The Story of a Holocaust Survivor from Benghazi

"The Muslim population carried out a three day pogrom against the Jews, one of the most vicious pogroms in the country's history."

Benghazi was never a very nice place. It wasn't a very nice place in 2012 or in 1940. As Israel marks Yom HaShoah, Holocaust Memorial Day, it is fitting to note that the greatest threat to Libyan Jews during the Holocaust came from their Muslim neighbors.

"Jews in Libya had more to fear from their Muslim neighbors than the Fascists; the Muslims were quite hostile and tormented the Jews," the Yad Vashem history of Libya notes.

"From June to December 1942 the authorities instituted even more anti-Jewish decrees. Jews were not allowed to make real-estate deals with "Aryan" Italians or with Muslims."

"Several forced labor camps for Jews, including Giado, Gharyan, Jeren, and Tigrinna, all of which were located about 45 miles south of Tripoli. Some 3,000 Jews were imprisoned in Giado on the orders of Mussolini himself, while many other Jews were sent to the villages outside Giado, and interned in Gharyan, Jeren, and Tigrinna. Giado was the worst camp in Libya: some 500 Jews died there of weakness, hunger, and disease, especially typhus and typhoid fever."

"After its liberation the Italians no longer ruled Libya, and all of their racial laws were repealed. However, the Jews of Libya were not left in peace: in November 1945, the Muslim population carried out a three day pogrom against the Jews, one of the most vicious pogroms in the country's history.

"One hundred and twenty-one Jews were murdered, hundreds more were wounded, synagogues were completely ruined, and hundreds of Jewish homes and places of business were ransacked and destroyed. This pogrom came as a great shock to the Jews, and as a result, many revitalized their sense of Jewish identity, as well as their wish to settle in Israel. After the establishment of the State of Israel, more than 30,000 Jews left Libya for the new Jewish homeland."

The following story comes from a man who was intervened at Giado Camp.

"It started in 1940 in Bengazi, when the family Teshuva was one of the important families in the community.  Benghazi had changed hands five times between the Italians, Germans and British. Every time, there were lootings; pogroms; the burning of shops.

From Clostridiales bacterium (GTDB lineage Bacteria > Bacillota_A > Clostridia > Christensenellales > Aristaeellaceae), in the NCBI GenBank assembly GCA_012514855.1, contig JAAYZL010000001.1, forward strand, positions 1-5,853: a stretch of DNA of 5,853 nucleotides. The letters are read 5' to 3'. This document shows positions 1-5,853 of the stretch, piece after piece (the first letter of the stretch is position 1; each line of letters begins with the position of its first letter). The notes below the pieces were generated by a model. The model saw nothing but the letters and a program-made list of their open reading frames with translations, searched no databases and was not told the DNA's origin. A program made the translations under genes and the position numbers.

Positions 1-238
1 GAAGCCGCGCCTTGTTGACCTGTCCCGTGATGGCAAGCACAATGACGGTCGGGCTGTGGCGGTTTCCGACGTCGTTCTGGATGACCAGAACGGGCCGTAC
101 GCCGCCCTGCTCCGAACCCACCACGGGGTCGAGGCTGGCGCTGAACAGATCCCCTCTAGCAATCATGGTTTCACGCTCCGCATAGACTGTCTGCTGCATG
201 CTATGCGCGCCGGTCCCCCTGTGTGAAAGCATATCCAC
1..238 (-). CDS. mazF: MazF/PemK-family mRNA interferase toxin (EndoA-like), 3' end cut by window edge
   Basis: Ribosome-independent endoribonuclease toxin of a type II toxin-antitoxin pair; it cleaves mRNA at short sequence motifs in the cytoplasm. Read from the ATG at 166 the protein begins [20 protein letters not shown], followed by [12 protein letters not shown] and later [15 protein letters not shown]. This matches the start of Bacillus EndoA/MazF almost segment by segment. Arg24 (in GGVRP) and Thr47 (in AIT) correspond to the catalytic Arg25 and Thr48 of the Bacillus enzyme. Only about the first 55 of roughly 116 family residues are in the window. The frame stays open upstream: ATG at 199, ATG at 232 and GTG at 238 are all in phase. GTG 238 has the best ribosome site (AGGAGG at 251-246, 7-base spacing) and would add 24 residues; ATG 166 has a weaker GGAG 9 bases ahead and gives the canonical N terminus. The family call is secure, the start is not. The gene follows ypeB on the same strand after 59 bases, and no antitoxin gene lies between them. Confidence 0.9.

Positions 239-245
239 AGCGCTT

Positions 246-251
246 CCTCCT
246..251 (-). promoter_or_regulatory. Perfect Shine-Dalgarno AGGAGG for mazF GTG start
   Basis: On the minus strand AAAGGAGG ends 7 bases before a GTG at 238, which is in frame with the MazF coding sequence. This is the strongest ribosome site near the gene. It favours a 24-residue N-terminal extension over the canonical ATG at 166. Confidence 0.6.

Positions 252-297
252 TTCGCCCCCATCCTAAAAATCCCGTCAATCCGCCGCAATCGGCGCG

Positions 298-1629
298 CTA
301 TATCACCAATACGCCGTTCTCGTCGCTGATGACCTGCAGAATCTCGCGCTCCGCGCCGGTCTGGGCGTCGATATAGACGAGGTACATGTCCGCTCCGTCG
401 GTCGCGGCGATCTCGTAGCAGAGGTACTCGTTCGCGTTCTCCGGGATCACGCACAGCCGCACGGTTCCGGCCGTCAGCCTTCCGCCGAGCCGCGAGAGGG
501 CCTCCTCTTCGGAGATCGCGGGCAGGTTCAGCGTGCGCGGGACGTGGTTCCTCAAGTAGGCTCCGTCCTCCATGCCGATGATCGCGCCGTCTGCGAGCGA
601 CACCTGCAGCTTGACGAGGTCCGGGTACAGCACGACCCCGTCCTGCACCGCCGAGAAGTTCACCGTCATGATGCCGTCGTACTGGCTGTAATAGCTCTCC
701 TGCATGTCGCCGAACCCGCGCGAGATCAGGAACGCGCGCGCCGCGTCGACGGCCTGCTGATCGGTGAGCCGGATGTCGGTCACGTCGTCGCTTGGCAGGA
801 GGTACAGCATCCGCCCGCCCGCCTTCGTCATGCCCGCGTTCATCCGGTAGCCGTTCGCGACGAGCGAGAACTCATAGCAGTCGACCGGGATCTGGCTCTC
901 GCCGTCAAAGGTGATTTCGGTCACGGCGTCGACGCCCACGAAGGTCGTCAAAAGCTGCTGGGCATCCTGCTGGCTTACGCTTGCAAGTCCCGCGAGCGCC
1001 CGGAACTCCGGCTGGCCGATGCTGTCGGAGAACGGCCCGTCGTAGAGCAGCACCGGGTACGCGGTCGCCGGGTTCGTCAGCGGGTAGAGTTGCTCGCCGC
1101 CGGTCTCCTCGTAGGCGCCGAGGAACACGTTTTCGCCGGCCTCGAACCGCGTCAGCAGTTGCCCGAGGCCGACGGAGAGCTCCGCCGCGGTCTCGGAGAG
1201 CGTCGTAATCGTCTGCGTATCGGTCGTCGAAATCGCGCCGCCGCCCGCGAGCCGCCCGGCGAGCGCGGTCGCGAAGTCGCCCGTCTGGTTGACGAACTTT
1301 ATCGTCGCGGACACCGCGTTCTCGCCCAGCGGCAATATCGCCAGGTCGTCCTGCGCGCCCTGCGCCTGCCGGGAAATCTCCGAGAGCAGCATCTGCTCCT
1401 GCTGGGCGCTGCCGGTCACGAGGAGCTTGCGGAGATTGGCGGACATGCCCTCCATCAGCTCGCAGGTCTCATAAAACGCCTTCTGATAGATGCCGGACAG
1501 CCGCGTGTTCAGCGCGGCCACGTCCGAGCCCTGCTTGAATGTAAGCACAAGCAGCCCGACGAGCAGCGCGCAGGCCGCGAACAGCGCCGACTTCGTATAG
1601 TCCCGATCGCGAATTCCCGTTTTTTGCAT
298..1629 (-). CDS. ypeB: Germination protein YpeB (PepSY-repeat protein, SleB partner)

"There was an increased anti-Semitic atmosphere, Jews were forced to open their shops on Shabbat, at school children were called 'donkey' and made to walk on all fours. I never went back to that school.

"My father sent me back to Benghazi for my education but he was not aware that the situation had become worse there - Jewish children were not allowed to study at Italian schools anymore so we studied at home with private tutors.

"In April 1942 Mussolini ordered all the Jews to a concentration camp in the desert: they were allowed to take clothes and bedding only. It was a five-day journey; we were loaded like cattle onto the lorries. During the day, we were in terrible desert sun and at night freezing desert cold. I was 12 years old then. We arrived at a military base in the middle of the desert surrounded by mountains: 2,700 families were at the Giado camp.

"The area was divided and each family was given 1 meter squared marked off by a rope. A long wooden plank with holes – was used for latrines. There were no showers; no running water, we were covered in lice. The majority of the camp inhabitants contracted illnesses, including typhoid.

"I lost my father, my brother and 5 more from my extended family to illness.  When the family returned to Benghazi they found that it was destroyed. Their father dead and their mother a seamstress – the family fell on hard times.

"Shimon was only 13 years old but he realised then that the Jews had no future in Libya; he had to stay and look after the family.

"Around this time I started thinking of Aliya. I managed to grow a small vegetable plot which made the Israeli soldiers think that I was serious."

In 1945 he obtained a uniform and paperwork. He parted from his family;' the night before he left Libya, he received his mother’s blessing.  He spent the first year in Israel in Ein Vered then he transferred to Ben Shemen boarding school. At the time the students were surrounded by Arabs who stoned their bus and made life very difficult. He was drafted to the Israeli army in 1948 and fought in many wars.

"Asked why not many people know about this aspect of the Holocaust, he replied that if the media took interest, then it would have been better known. People are not aware of this story as the media chose not to emphasis it."